I came to understand why they felt as they did after we bought her and began sailing. Kraken thrilled us. She was responsive, maneuverable, comfortable, and seakindly. We had a lot to get used to, as we’d never sailed anything remotely like her. It wasn’t long before we were laying down the miles, not exactly circumnavigating, but enjoying cruising Florida, the Bahamas, and the Eastern Caribbean.
Two-and-a-half years after buying Kraken, we were cruising the Virgin Islands and running out of money. It was either sell t-shirts to tourists on the beach or join the migration of cruisers who return to the States to fatten up the cruising kitty more efficiently.
We left from Fajardo on Puerto Rico’s east coast, sailed west over the top, dropped a penny into the 25,000-foot-deep Puerto Rico Trench, and motored on glassy blue seas under hot summer skies. Then came the clunk under the cockpit sole, the whine from the engine, and silence. Kraken slowed to a stop, and Tom climbed down to look.
“Two of the engine mounts are broken and the prop shaft’s snapped,” he called up.
We looked at each other. We talked. We drifted in our own world; not even the fishing boats that dogged us off the mouths of Puerto Rico’s harbors sailed these waters.
When a breeze finally started up at daybreak, we sailed Kraken up the passage north of Hispaniola and then across the Caicos Bank. Eventually it blew us into the anchorage at Sapodilla Bay, and heads popped out of companionways, no doubt wondering who the showoffs were.
After fixing the mounts and replacing the prop shaft in Turks and Caicos, we continued to Florida. And, by the time we landed in Cape Canaveral, we were ready to get off the boat. Planning our cruise had been an intense and complex process that required we cooperate and share an eagerness. The adventure itself, taking place in close quarters and with regular doses of stress, could have torn us further apart. But while we often fussed at each other, the few years of boat ownership and cruising had healed our relationship.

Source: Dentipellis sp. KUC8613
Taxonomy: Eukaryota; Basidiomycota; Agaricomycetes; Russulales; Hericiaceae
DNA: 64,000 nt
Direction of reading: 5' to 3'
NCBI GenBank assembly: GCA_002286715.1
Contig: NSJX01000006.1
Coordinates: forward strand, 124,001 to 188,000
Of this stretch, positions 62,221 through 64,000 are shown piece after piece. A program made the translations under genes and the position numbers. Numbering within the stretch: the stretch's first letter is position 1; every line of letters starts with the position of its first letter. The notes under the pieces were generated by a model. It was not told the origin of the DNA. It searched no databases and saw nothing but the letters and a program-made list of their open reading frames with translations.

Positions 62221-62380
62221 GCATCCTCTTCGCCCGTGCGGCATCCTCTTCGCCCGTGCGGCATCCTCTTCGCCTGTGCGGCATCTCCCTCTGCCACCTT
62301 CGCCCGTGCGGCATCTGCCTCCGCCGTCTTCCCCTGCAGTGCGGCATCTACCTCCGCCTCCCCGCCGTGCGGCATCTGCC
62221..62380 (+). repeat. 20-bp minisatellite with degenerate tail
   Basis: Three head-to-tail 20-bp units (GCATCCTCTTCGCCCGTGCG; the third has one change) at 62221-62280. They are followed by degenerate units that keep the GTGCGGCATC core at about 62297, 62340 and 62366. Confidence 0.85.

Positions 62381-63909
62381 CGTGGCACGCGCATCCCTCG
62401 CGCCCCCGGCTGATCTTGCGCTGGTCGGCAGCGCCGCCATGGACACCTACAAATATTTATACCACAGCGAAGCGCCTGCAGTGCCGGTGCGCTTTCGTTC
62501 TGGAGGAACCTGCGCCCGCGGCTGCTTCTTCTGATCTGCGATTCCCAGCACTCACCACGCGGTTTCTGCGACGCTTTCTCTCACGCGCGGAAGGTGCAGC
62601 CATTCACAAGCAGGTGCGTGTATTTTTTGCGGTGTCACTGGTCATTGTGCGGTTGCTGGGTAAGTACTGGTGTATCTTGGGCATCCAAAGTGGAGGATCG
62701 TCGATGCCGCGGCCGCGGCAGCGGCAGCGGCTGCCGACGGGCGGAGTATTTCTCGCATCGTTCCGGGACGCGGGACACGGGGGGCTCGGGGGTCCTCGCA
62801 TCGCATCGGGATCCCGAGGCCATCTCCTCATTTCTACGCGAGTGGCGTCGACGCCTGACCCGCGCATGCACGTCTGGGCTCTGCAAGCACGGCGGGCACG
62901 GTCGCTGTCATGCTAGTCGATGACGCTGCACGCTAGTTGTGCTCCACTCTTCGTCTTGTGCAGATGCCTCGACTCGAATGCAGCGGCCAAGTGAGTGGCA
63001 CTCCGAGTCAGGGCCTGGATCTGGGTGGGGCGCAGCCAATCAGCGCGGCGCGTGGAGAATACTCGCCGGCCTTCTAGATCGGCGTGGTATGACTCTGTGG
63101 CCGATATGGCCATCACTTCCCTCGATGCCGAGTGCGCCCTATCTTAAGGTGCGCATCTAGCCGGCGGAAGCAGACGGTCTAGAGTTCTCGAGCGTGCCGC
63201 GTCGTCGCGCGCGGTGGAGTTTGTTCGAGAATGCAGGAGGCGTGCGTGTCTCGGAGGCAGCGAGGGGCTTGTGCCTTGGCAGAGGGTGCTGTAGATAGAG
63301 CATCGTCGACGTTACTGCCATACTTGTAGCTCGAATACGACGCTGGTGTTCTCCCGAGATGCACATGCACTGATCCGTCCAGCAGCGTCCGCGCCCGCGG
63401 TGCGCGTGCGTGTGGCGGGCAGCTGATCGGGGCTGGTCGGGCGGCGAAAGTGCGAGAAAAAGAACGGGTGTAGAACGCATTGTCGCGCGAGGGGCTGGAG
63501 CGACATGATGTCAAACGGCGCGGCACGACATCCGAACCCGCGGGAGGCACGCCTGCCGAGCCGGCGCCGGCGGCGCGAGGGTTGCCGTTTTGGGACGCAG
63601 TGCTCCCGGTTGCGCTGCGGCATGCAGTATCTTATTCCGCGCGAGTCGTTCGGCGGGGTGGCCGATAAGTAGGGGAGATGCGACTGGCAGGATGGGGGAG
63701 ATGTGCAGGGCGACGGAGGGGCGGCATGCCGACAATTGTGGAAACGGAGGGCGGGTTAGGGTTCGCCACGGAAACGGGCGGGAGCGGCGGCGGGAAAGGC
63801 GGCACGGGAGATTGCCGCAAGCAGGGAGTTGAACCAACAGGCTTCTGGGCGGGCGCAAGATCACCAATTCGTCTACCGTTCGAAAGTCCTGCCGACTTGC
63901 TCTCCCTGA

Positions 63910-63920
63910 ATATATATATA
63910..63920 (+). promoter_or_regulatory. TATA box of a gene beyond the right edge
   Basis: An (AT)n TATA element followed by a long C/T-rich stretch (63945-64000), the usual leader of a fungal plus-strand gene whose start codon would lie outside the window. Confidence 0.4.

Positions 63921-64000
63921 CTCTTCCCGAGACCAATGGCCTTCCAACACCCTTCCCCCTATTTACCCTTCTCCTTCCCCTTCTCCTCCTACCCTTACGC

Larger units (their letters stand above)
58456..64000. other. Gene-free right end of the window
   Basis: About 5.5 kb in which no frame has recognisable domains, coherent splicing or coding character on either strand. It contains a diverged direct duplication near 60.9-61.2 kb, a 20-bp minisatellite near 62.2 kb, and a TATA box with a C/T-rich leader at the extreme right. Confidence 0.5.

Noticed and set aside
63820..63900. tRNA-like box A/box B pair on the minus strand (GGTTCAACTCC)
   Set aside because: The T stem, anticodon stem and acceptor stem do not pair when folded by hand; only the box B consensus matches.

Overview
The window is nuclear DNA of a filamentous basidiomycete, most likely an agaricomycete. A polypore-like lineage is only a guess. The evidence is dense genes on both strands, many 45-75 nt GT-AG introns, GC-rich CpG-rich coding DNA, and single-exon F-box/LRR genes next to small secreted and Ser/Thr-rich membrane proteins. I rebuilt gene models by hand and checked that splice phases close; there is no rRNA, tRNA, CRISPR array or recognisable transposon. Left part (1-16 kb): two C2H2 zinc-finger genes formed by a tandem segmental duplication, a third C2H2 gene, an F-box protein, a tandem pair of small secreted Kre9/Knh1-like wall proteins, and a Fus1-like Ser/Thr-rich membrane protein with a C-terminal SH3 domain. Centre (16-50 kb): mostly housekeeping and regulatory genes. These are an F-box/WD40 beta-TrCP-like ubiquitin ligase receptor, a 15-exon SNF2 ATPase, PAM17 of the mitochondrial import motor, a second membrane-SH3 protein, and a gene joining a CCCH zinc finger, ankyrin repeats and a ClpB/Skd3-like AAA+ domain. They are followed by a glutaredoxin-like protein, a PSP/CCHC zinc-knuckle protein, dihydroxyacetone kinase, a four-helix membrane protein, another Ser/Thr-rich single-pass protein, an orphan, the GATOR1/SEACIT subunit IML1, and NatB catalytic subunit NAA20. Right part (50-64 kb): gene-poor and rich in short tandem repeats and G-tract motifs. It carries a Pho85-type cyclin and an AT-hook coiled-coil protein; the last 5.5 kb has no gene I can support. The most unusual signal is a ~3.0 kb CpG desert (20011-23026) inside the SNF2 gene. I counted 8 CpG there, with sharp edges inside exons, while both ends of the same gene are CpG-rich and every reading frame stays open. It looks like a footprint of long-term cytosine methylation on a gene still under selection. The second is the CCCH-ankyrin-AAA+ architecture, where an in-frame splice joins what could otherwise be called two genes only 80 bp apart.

Back in Annapolis, we heeded the pressures of bigger-boat-itis and sold Kraken. I was surprised by my reluctance to go on the sea trial and realized then what Anne had felt so many years before. Despite reminding each other that Kraken was too small, too heavy, and that her 9-foot tiller was awkward, we pined for her. Later, cruising again on a bigger boat, we saw her at anchor in the Bahamas. She was still beautiful.
Last year, more than 20 years after we’d last seen her, Todd, the broker who sold us Kraken and who had since become our good friend, sent us a boat listing via email. “Isn’t this your boat?” he wrote.
She was. And so we bought her again, this time from Canadian owners. We trucked her to New Jersey where, after a refit, we plan to get her sailing this year.
I’ve known a lot of sailors who’ve owned a lot of boats, but I haven’t met anyone who bought back their first cruising boat. When we initially bought Kraken, we were looking for a second chance, and she delivered. This time, though our cruising goals are less ambitious, we’re ready to leave land and get going again. And it feels fitting that Kraken is the one who’s carrying us, full circle.
After a winter spent rebuilding the boat’s soggy rudder, Ann Hoffner and her husband, photographer Tom Bailey, again launched their Kaiser Gale Force 34, Kraken. Along with freelance journalism, Ann has been a marine product and writing judge.